Practice makes you capable of doing things you were incapable of doing the day before, and that’s amazing.  Practice is transformative.  It’s magic for real life, magic you can own and use.  When I started running about a year and a half ago, the furthest I could run was half a mile.  When I started training for this marathon about three months ago, the furthest I had ever run was seven miles.  Now, every week, I run further than I’ve ever run before in my life.  Now, I can run 18 miles.  Now, running six miles feels actually pretty easy, relatively speaking.  And what has gotten me there is not drinking muscle milk or taking steroids or doing yoga or not drinking alcohol (bitch please).  It’s not lying in bed thinking about running or telling myself I’ll just do my workout tomorrow or reading an inspirational article about running in SELF magazine.  It’s not even the power of positive thinking or my careworn little knee brace.  What has gotten me there is lots and lots and lots of practice.  Just lots and lots of running.  Lots and lots of plain ole’ puttin’ one foot in front of the other.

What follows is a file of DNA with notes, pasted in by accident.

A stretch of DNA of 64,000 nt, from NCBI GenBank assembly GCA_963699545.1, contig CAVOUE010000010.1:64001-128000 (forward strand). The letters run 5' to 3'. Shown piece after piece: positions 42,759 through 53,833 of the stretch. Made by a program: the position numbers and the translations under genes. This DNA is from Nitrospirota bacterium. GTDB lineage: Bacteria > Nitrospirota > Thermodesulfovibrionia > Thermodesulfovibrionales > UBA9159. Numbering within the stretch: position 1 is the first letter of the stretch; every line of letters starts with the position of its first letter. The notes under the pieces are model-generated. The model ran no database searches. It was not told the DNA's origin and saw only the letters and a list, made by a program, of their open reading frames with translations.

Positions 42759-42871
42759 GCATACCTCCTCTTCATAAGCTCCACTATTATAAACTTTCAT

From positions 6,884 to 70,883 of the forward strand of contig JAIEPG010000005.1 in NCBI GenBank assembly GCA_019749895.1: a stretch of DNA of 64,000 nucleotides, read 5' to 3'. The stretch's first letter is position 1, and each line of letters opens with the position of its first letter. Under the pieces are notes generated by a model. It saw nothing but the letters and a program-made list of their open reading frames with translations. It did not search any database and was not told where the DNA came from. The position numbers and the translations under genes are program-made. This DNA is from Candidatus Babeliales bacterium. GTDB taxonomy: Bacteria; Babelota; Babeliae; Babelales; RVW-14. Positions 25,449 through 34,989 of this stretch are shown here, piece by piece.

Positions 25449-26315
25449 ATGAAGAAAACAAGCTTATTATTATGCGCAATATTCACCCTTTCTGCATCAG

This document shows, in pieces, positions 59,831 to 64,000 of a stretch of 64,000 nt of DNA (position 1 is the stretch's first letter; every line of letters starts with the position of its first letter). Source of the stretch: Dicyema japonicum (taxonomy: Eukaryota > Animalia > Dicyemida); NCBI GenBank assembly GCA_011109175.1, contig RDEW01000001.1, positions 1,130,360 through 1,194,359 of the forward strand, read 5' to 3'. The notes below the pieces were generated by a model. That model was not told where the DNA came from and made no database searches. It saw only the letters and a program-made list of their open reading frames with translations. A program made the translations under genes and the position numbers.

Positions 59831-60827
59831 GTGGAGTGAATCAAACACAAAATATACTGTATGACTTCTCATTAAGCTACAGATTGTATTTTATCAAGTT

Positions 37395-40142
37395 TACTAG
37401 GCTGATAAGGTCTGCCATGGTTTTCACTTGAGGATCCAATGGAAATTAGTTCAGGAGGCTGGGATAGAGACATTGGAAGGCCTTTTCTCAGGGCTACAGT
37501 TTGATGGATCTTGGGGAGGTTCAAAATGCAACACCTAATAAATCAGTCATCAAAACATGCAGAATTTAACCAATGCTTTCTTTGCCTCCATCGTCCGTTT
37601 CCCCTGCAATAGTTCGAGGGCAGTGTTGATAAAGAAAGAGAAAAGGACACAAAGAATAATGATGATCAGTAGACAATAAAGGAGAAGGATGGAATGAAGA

2.  I have also learned the power of putting one foot in front of the other.  You know that quotation “a journey of a thousand miles begins with a single step”?  (I think I first read it in the epigraph of this book called the The Remarkable Journey of Prince Jen, which if you haven’t read you should.)  It’s from the Tao Te Ching and, according to Wikitionary, can also be translated as “even the longest journey must begin where you stand”, which is almost more poignant.  If this holds true, then any place you are can also ultimately become the place where you want to be.  Does that make sense?  You know when you leave for vacation?  It’s like that: like how excited you are when you walk out of your apartment and turn around and lock the door and start to drag your bag toward the elevator and you say “We’re on vacation!”– even though you’re still inside the drab beige linoleum hallway of your building.  If this Tao gem is true, everywhere is suddenly a bouncy diving board, a first day of school, a boarding pass to a better place.  I guess, in other words, “every day is the first day of the rest of your life”, which, blech.  Even cornball me kind of hates that quote, especially because as you get older you start to realize that the rest of your life is not actually going to be all that long.  But why is it sometimes so hard to move from the spot which you are in?  Why is it so hard to take that first step?  Why is it so difficult to clamber over inertia?  It’s easy to start doing something purely for pleasure– for example, no man needs to be “motivated” to go to the strip club– but why is it so difficult to start doing something you know you should do, something you may even want to do in theory, but which you know will require effort and self-discipline?  Things like finishing college, or cutting back on the ole’ weed smoking, or looking for a better job, or packing a brown bag lunch instead of going out for Chipotle every day.  Inspirational articles in SELF magazine always attribute one’s inability to begin a diet or exercise regimen to a “fear of failure”.  Again I say to thee bitch please.  We Americans avoid doing hard stuff because we live in the first world and we don’t have to– we are fucking lazy.  It is just so much easier to hit the snooze, stay in bed under the warm downy covers, collapse on the couch after work, order delivery, watch just one more episode of Real World Road Rules Challenge, read just one more page of Perez Hilton headlines.  It is just so mucheasier.  I used to be big into this kind of easiness.  In my early twenties, when I lived in New York (New York City, people!  The center of the world!) I spent almost every single Saturday morning for the better part of two years eating delivery from the diner around the corner and watching shitty rom-coms on demand.  I’m not saying I’m some kind of type A day planner-toting bitch now that I’ve slogged my way through a few miles on the treadmill (and if you know me, you know that I will never be type A), but at the moment my Saturday mornings consist of getting up at 7, running, stretching, and then going out for a delicious lunch afterward to reward myself, and by delicious lunch I often mean Chic-Fil-A.  You know the old saying: you can take the 23 year old girl out of New York but yeah I’m always going to love junk food.  This kind of easiness is the opposite of ease that comes as a result of practice and hard work; it’s easiness that seeks out the path of least resistance.  And the immediate charms of that path are just so, so, so not easy to resist.  But guess what?  Laziness does not ever make you happy, in the long run.  Maybe for like fifteen minutes, but you know the high of giving in to your worst impulses wears off quickly.  You know that restless gross feeling you have around your shoulders when you’ve laid on the couch for wayyyyy too long.  You’re already unconsciously trying to remember when you stashed your desk Tums the minute you set foot in line in Chipotle.  Again.